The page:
"The star of this movie, panned as a vanity project by McCartney by a certain Leonard Maltin, is not only McCartney but the music, which is a mixture of Beatles songs, Wings songs, and solo McCartney, both old and new.The plot, flimsy as it is, involves the loss of the master tapes to McCartney's latest album, which has already sold millions in advance copies. Suspicion immediately falls upon Harry, a friend with a police record who has gone straight and whom Paul lends a hand by offering him a job. If the tape is not recovered in 24 hours, businessmen who helped his record company during a cash flow crisis will take over, leaving him broke. Trouble is, Harry's gone missing, and he might have taken it to the notorious bootlegger Big Bob for a lot of lolly. The movie also is a day in the life of Paul, with a hectic schedule of stage and radio appearances, recording, etc., but in this case, the creditors go around harassing Paul and company.The medley of "Yesterday/Here There And Everywhere/Wanderlust" is a treat very early in the movie. It's a nostalgic listen for Beatles fans and for the days when producer George Martin, who appears here, was like the fifth Beatle. The scene features a funny scene where Ringo spends two-thirds of the medley time finding brushes. He finally does and gets ready, only to find himself in time for "Wanderlust," which needs drumsticks, which he already had in the first place.The "Ballroom Dancing" number is about a trio of grammar school kids who play with each other. They grow up as teenage toughs, the boys who fight over the girl. The fight then spills over to the elegant ballroom dancers. Chaos sets in as the dancers tussle with the toughs, knocking over bits of the stage in the process. Audience members watching get alarmed, wondering, "What's going on here?" The fact that it was all staged, as one of the toughs gives a hand to one of the dancers, is somewhat of a joke. Paul then calmly asks Linda, "Lunch?" after the calamity.There's a funny scene in the BBC canteen when a man dressed in a hideously grotesque monster outfits scares someone nearby. In fact there are others on their lunch break who appear to be working on some sci-fi show that isn't Doctor Who.The rock set, "Not Such A Bad Boy," "So Bad," and "No Values," are performed by the band including Dave Edmunds on guitar, and it's fun to see Barbara Bach, aka Ms. Starr, jamming out to the music while sitting down.Hearing "The Long And Winding Road" in a version preferable to Paul made up my mind that this version is better than the Let It Be version. A pensive Paul is driving down the road, while Linda, Ringo, and Barbara are anxiously waiting for word, and Sandra (Harry's wife) is sadly looking at a picture of her missing husband.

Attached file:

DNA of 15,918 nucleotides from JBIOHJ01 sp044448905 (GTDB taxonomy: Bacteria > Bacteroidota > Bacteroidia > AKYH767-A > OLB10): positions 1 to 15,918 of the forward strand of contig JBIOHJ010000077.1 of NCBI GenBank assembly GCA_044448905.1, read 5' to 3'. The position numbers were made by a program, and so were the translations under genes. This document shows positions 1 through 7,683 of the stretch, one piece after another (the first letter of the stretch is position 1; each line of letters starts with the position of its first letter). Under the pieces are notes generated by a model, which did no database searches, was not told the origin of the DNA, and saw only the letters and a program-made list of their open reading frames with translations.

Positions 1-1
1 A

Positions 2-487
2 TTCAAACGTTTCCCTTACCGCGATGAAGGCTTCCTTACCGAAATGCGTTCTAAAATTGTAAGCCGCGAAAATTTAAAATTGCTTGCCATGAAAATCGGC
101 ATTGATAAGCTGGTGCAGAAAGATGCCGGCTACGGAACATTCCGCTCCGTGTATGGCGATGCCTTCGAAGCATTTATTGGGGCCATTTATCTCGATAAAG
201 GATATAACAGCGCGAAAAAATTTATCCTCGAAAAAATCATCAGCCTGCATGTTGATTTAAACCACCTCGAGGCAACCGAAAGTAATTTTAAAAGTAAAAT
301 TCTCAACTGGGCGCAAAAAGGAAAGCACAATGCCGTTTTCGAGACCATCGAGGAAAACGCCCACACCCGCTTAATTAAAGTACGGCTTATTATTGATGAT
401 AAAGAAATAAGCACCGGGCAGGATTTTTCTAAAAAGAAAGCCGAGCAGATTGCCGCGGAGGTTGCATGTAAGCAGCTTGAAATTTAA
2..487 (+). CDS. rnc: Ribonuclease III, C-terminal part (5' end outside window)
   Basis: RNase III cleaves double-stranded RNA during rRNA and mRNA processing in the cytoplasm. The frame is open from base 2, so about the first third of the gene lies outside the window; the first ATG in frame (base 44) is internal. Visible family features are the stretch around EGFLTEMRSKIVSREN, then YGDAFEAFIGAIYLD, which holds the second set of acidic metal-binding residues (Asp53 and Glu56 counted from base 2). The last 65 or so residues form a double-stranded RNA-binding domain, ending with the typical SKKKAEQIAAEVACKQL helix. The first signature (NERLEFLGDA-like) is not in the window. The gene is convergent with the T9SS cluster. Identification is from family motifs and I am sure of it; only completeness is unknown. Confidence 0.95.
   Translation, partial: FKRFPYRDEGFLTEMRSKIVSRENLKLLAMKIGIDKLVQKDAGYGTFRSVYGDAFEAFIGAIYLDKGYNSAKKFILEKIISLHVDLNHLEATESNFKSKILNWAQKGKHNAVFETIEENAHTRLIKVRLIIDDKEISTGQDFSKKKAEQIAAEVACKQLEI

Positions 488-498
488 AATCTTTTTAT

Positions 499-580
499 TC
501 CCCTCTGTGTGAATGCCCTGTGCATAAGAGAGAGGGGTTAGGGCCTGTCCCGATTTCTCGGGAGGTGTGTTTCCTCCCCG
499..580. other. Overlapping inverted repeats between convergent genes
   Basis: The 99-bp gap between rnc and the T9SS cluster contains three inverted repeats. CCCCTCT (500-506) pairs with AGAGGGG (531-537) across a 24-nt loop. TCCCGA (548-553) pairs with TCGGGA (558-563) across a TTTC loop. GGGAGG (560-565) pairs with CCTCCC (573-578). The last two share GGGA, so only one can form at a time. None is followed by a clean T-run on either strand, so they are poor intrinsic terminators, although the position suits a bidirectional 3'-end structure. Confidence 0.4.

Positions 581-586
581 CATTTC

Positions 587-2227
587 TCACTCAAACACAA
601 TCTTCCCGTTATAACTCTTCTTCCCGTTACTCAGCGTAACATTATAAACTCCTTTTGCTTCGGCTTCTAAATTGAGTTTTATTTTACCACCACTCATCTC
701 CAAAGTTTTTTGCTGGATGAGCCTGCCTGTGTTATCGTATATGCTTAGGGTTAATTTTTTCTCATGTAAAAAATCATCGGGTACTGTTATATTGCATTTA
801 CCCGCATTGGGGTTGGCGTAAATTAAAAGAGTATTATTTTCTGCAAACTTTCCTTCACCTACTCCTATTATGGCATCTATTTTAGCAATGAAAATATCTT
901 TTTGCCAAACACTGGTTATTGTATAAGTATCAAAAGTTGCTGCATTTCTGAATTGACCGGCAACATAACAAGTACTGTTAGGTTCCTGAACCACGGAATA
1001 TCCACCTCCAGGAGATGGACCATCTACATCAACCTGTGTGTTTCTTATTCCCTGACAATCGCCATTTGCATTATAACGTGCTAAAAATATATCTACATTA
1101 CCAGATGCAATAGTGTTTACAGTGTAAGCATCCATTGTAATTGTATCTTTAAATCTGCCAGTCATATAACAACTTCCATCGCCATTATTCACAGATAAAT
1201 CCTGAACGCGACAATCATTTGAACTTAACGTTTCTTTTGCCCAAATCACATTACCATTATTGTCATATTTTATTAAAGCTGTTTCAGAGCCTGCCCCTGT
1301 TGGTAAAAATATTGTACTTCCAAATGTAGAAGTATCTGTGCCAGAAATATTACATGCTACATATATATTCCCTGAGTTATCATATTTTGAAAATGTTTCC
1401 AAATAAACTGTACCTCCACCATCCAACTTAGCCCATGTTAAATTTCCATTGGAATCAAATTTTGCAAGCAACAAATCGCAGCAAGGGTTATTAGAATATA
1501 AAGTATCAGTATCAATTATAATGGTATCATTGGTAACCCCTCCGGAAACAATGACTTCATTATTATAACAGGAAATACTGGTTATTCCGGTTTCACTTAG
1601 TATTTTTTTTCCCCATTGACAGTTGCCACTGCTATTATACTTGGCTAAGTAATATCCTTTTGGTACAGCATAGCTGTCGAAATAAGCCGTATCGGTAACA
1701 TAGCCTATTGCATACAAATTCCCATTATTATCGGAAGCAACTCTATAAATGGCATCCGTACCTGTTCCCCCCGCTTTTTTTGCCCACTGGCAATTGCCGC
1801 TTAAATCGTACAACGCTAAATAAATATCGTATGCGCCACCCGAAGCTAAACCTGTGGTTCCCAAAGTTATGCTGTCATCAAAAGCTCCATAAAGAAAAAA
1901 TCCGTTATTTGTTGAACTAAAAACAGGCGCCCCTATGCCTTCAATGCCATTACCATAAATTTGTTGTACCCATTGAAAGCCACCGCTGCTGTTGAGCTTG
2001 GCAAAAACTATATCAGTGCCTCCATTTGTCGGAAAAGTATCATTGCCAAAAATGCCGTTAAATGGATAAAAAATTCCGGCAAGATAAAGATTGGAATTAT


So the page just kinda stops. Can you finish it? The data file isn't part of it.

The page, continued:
The "Eleanor's Dream" daydream sequence involves an idyllic countryside and the cobblestones of a Dickensian England. Linda is shown in a majestic sequence during her last bit in it.A brief scene between Paul and Sir Ralph Richardson, the latter's penultimate movie appearance, is touching as well as illuminating of Paul's character in the movie.Guest stars who help out are of course Richardson, Tracey Ullman as Sandra, and Bryan Brown as Paul's manager, but TV veteran John Bennett as the menacing Ratchett, pulls off the most effective performance, without saying a solitary word in the movie! Now that's acting!Fans of the Beatles and Paul in particular will give this video the rating I've given it--others might rate it 1 or 2, but who cares?"